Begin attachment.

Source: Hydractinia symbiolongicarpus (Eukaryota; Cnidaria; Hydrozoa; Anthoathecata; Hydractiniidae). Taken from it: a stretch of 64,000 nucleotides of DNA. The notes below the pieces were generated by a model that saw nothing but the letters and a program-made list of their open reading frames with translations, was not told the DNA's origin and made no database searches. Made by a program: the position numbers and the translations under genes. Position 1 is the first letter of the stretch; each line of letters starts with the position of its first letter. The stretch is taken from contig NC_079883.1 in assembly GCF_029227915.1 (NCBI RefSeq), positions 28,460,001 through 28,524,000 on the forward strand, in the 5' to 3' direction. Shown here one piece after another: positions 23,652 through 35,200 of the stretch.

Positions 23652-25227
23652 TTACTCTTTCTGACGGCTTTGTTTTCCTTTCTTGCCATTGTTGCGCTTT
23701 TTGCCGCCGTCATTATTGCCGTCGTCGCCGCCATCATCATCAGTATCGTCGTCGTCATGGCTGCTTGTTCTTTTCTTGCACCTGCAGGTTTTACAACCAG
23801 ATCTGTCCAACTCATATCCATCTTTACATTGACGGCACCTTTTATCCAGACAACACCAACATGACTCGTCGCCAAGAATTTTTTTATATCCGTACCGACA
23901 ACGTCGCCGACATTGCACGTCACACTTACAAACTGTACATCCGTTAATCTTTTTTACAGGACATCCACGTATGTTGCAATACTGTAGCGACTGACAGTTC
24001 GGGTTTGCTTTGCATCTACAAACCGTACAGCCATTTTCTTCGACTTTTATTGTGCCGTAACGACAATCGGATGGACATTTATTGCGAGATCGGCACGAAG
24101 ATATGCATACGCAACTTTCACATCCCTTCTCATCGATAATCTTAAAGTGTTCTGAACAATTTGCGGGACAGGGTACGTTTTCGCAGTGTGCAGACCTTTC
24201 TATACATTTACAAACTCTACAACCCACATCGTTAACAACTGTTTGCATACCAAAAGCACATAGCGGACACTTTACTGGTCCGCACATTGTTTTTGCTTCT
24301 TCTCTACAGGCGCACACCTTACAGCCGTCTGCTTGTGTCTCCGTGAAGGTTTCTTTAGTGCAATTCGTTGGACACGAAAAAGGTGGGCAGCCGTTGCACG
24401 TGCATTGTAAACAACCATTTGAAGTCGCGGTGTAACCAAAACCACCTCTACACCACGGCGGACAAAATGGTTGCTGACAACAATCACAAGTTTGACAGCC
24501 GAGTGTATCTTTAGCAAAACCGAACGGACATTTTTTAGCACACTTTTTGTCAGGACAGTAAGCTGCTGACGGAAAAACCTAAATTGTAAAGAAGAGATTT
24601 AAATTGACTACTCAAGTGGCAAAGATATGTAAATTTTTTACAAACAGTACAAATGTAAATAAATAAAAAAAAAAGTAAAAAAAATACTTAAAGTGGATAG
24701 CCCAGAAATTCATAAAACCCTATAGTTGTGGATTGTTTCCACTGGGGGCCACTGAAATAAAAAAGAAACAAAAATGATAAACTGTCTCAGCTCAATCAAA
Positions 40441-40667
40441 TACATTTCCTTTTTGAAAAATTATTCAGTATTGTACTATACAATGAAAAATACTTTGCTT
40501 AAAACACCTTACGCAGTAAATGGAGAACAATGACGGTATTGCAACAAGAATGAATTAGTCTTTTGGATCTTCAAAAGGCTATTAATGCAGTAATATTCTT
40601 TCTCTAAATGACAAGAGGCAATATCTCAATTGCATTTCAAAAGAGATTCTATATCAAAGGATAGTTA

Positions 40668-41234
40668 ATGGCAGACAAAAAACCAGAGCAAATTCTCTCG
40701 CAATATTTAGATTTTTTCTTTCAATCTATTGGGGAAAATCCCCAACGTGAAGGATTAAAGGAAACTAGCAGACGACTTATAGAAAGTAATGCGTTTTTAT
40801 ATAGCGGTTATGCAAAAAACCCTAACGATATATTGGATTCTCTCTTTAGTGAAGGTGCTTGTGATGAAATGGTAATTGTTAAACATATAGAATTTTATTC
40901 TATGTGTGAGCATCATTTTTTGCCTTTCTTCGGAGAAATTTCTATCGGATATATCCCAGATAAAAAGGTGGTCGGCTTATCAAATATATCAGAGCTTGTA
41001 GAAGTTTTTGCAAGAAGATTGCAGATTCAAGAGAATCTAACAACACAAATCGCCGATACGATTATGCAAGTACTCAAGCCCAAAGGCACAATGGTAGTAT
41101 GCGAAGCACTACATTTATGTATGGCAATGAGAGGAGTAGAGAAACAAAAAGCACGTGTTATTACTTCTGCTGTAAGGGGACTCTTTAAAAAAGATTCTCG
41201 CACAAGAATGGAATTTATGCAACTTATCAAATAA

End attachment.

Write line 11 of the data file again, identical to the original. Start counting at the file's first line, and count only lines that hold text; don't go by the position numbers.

24401 TGCATTGTAAACAACCATTTGAAGTCGCGGTGTAACCAAAACCACCTCTACACCACGGCGGACAAAATGGTTGCTGACAACAATCACAAGTTTGACAGCC